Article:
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Autumn statement update November 2023

November 23, 2023 – Wendy Alcock Phil Agulnik
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If it weren’t for all the spin and speculation over the last few weeks, yesterday's Autumn Statement could almost be described as being ‘back to business as usual’ – at least for the headline announcements in the welfare world on benefits uprating and the Local Housing Allowance (LHA).

In effect, the ‘announcements’ were that one measure would follow its usual process (September’s CPI would be used to uprate all working age benefits) and the other would be reset (the freeze to LHA rates that has been in place since 2020 will be lifted). Hardly groundbreaking news!

For the last few years people on low incomes have had to travel the rollercoaster of uncertainty before they find out how their finances will be affected the following April. While everyone at entitledto welcomes the uprating and LHA increases announced yesterday we would rather have surety on these issues in the longer term.

Until that time, we will continue to dig into the major and minor changes that will affect people on low incomes from each fiscal event. Here are the details of changes announced:

Benefits uprating – April 2024

All working age benefits will be increased using September’s Consumer Prices Index (CPI) rate of inflation, which was 6.7%.

This includes the following benefits:

Adoption Pay, Attendance Allowance, Carer’s Allowance, Child Benefit, Disability Living Allowance, Employment and Support Allowance, Guardian’s Allowance, Incapacity Benefit, Income Support, Jobseeker’s Allowance, Maternity Allowance, Parental Bereavement Pay, Paternity Pay, Personal Independence Payments, Shared Parental Pay, Sick Pay, Statutory Maternity Pay, Tax Credit, Universal Credit.

All pension age benefits will be increased using the average annual increase in wages across the UK in September, which was 8.5%. This uses the rules of the ‘triple lock’ which says that pension age benefits will be increased based on the highest of wages (as above), September’s CPI or 2.5%.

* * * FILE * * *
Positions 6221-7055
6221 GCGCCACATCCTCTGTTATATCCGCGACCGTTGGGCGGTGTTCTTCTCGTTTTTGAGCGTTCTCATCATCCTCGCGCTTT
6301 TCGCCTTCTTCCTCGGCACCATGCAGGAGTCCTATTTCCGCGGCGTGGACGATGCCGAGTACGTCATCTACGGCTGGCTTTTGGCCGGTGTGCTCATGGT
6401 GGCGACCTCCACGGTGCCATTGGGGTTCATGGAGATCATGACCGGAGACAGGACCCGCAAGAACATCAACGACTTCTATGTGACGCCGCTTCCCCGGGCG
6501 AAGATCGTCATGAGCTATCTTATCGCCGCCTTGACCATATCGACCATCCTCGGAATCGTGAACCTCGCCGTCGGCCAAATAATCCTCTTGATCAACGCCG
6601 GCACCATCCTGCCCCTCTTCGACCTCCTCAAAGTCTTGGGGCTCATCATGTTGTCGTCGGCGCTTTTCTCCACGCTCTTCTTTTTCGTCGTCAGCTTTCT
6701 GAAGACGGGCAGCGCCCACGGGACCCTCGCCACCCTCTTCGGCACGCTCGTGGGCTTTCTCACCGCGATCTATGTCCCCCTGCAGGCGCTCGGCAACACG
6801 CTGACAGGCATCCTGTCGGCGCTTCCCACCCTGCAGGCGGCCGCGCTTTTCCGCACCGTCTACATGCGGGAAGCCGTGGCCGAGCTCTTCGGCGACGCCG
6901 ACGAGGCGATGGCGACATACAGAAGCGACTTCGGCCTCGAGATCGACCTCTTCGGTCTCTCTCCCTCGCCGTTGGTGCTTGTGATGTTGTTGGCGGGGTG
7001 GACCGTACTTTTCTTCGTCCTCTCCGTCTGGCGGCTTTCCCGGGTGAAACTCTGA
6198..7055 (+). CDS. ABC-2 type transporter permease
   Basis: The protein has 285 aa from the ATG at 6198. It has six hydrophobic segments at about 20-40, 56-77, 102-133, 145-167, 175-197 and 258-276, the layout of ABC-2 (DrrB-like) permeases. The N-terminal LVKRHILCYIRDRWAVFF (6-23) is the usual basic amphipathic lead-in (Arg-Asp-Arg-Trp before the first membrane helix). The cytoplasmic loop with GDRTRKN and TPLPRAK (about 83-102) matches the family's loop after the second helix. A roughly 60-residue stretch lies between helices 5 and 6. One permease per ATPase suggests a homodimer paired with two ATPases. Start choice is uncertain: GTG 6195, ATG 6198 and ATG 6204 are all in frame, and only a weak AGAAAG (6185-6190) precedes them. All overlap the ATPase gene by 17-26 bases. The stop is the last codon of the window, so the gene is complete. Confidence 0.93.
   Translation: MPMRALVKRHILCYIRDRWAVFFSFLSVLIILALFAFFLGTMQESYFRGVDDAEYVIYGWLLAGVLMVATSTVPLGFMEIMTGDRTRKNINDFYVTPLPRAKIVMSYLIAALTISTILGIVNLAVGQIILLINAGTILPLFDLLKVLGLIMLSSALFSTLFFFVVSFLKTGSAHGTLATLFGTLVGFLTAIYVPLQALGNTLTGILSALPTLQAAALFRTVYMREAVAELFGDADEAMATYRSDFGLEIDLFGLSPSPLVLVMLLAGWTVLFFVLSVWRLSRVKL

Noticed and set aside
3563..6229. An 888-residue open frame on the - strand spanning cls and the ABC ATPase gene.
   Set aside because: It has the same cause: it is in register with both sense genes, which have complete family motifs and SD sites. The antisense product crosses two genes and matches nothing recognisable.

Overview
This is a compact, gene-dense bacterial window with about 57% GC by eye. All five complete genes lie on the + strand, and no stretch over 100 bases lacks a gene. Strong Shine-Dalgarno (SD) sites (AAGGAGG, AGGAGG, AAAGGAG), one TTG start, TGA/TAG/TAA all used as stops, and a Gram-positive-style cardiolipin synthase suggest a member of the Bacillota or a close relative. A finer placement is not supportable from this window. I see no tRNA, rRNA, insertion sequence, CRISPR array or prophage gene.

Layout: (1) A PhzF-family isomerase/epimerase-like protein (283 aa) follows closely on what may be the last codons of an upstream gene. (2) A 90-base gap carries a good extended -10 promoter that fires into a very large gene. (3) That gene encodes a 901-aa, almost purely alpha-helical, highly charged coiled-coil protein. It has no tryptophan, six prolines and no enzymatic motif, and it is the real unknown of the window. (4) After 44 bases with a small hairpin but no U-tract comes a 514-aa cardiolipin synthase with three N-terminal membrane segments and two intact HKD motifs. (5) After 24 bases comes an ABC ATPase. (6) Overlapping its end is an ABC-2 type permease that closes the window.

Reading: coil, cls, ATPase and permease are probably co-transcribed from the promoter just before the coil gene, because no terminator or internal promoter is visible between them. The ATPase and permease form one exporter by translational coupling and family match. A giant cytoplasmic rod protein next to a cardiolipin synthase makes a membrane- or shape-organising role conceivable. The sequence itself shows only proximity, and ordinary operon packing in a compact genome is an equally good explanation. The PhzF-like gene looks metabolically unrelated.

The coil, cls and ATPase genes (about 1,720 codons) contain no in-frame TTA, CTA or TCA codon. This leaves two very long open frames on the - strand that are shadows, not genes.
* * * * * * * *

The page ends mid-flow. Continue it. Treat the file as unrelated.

This includes the following benefits - Pension Credit, State Pension.

Local Housing Allowance (LHA) – April 2024

Private renters claiming Universal Credit or Housing Benefit may be able to get more support from April as the maximum amounts available from the LHA will be increased to the 30th percentile of local market rents. At the moment this rule is only being applied for one year.

LHA amounts vary based on the area where someone lives and the number of bedrooms they are thought to need. The 30th percentile means that the amount in each category is set to cover the bottom 30% of market rents, so the LHA will cover the rents of up to three in every 10 homes in an area. This means many people will still have to top-up their rent from other income.

The level of LHA has been frozen since 2020 (although private rents have increased over this time) and the amount is much less than the 50th percentile we last saw in 2011.

National Insurance for employees – January 2024

Class 1 National Insurance will be reduced from 12% to 10% on all earnings between £12,570 and £50,270.

National Insurance for self-employed – April 2024

Class 2 National Insurance (currently a flat rate of £3.45 a week paid by people earning more than £12,570 a year) will be abolished. It can still be paid voluntarily.

Class 4 contributions will be reduced from 9% to 8% on all earnings between £12,570 and £50,270.

Minimum Income Floor for lead carers – January 2024

Note: the date of implementation for this policy was changed from April 2024 to January 2024 on 30 November 2023.

Last month, parents of 3 to 12-year-olds in the ‘All work-related requirements’ group of Universal Credit had changes applied to their claimant commitments around the number of hours they were expected to work. From January, the level of the Minimum Income Floor for parents of 3 to 12-year-olds who are self-employed will match the new rules for employees.

The rules are that main carers of children of this age are now expected to work (or look for work) for up to 30 hours a week, up from 16 hours for parents of 3 and 4-year-olds and 25 hours for parents of 5 to 12-year-olds. Most other people in this group have 35 hours a week as their expected number of work hours.